Re: What to backup after corruption of code units?

From: Philippe Verdy <>
Date: Wed, 28 Aug 2013 07:44:36 +0200

The term is probably badly chosen but it means that you must read backward
from the start position.
The term "backup" is not related to any data copying/saving operation.

- in UTF-16 there's an error in your citation: if you find a leading
surrogate (in 0xD800..0xDBFF), you are already at thecorrct position to
read the next code unit (which should then be the trailing surrogate in
0xDC00..0xDFFF). Otherwise you need to read from the previous position
which should be the leading surrogate.

- in UTF-8, you'll need to look backward between 1 to 3 positions before
your start position to find the leading 8-bit code unit (>= 0xC0).

In both cases you have to check the value found. If you don't find it, in
the limited range of positions, the input is not valid UTF-8 or UTF-16 and
you have to handle an encoding error exception in the input stream.

The Unicode standarddoes not specify how you'll handle this error situation
or from where you'll be able to resync the stream, or even if you should
resync from some further position; this is application-dependant. If the
input stream is live (for example coming from a broadcasted media), you'll
probably want to just skip the error, invalidate the current state, signal
an error to the user in some way, and then try to restart from the next
valid position. But data truncation will occur and there's no easy way to
determine if your text stream will parse correctly.

If the input text stream is a script with its own syntax, the script will
not process correctly and its interpretation or compilation should be
stopped with an exception thrown or error status returned to the client API.

But if the stream is just some readable text (e.g. subtitles text displayed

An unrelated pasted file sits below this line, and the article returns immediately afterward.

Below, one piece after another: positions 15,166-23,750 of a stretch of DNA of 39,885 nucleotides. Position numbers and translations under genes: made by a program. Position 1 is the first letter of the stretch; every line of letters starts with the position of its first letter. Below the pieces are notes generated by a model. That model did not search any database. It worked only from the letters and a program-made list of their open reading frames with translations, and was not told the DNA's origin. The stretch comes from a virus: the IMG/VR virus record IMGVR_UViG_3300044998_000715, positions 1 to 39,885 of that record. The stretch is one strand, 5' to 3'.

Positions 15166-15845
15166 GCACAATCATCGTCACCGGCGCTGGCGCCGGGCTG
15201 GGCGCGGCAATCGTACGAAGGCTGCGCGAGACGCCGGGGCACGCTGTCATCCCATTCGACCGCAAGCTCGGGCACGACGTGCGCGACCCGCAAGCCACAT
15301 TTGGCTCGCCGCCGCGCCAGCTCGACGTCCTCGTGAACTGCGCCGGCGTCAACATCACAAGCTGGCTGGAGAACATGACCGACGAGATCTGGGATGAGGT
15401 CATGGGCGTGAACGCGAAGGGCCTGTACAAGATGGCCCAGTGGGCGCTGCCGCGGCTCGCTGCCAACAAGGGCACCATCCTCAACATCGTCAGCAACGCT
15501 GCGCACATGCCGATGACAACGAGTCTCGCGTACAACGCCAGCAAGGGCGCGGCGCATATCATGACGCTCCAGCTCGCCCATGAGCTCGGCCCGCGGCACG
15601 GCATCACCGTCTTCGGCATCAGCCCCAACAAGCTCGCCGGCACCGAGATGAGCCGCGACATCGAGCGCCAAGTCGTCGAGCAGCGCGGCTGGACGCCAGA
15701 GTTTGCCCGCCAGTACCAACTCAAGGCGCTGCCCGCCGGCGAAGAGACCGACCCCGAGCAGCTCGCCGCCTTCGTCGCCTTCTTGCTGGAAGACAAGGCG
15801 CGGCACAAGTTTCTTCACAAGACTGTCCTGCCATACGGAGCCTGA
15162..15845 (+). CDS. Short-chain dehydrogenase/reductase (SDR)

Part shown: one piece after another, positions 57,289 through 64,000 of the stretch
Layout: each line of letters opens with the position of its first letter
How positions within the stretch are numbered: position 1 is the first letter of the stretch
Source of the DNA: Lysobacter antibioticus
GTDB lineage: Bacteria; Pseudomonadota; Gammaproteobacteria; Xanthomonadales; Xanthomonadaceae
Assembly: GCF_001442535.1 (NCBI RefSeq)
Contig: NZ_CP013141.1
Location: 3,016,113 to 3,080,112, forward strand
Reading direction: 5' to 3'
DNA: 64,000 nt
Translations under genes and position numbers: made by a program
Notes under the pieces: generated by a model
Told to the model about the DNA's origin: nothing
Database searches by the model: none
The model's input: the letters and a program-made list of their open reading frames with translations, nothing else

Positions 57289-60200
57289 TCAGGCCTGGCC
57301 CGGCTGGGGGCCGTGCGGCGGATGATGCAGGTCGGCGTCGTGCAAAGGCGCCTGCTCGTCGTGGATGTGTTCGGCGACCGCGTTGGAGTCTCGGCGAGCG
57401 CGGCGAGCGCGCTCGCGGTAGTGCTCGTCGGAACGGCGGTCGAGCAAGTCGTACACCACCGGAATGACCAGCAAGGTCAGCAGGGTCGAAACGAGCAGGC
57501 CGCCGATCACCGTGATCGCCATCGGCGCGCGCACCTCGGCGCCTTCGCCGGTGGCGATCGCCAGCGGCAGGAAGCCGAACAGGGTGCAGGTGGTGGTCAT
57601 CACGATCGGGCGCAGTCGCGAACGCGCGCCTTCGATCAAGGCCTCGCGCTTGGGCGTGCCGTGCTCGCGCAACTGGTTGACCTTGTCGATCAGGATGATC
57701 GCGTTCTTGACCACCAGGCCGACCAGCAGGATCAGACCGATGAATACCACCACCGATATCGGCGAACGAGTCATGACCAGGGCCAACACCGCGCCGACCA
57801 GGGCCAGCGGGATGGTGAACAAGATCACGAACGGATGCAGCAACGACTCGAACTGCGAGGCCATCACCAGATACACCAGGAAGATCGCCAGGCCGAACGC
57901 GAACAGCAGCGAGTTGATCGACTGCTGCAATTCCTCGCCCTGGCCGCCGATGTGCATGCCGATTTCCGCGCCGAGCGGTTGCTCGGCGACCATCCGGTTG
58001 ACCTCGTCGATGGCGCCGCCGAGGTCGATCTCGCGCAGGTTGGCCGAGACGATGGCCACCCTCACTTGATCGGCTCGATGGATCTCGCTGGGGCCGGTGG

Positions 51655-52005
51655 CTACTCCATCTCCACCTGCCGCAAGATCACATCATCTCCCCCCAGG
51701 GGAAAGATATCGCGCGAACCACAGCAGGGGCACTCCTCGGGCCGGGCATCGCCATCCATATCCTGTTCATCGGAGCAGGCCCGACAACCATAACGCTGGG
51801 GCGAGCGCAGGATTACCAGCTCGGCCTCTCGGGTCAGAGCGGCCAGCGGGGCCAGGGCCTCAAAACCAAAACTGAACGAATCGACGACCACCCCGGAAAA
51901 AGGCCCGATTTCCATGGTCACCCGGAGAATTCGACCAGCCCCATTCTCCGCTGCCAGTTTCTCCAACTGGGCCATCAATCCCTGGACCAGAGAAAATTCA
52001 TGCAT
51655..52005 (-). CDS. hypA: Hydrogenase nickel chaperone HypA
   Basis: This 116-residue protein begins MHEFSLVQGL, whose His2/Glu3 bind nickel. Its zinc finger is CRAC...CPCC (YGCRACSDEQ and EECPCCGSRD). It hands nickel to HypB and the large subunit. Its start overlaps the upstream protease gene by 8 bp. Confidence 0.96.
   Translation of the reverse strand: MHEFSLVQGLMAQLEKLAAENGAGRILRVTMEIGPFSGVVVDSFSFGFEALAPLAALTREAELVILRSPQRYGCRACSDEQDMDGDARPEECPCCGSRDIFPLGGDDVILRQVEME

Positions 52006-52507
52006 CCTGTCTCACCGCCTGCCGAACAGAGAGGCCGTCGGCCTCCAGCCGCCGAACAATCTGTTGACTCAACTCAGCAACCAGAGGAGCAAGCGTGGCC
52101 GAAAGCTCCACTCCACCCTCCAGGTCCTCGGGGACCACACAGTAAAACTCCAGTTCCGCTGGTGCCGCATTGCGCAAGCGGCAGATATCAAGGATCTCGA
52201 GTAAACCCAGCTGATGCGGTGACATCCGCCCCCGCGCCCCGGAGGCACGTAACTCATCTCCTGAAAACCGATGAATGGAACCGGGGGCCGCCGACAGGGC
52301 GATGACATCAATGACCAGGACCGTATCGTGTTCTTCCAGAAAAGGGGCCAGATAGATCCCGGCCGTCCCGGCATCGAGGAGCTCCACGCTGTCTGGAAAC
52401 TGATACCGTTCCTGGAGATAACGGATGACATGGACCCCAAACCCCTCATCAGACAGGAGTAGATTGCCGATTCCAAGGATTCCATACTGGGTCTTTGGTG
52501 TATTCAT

on a video), the user will jsut see a part of the text, but the video will
continue reading.If the input text is an ongoing chat discussion, some of
thediscussion will be truncated but the discussion will continue from
there. If the input text is from a file or from an data structure supposed
to contain the full text, the file or data structure is corrupted.
Depending on cases this could be an internal software bug, or a reliability
problem from the storage, or from the transmission medium or network error.
This could as well be an input stream that was actually not encoded with
this UTF (you may retry guessing which text encoding was used, not
necessarily an UTF).

2013/8/28 Xue Fuqiao <>

> Hi list,
> I'm reading Unicode 6.2.0 and have a question. In Section 2.5, Encoding
> Forms:
> For example, when randomly accessing a string, a program can find the
> boundary of a character with limited backup. In UTF-16, if a pointer
> points to a leading surrogate, a single backup is required. In UTF-8,
> if a pointer points to a byte starting with 10xxxxxx (in binary), one
> to three backups are required to find the beginning of the character.
> What does the "backup" mean here? What does the program backup?
> I searched "backup" with but didn't get anything
> that looked promising. Can anyone point me in the right direction?
> (English is not my native language; please excuse typing errors.)
> --
> Best regards, Xue Fuqiao.
Received on Wed Aug 28 2013 - 00:47:09 CDT

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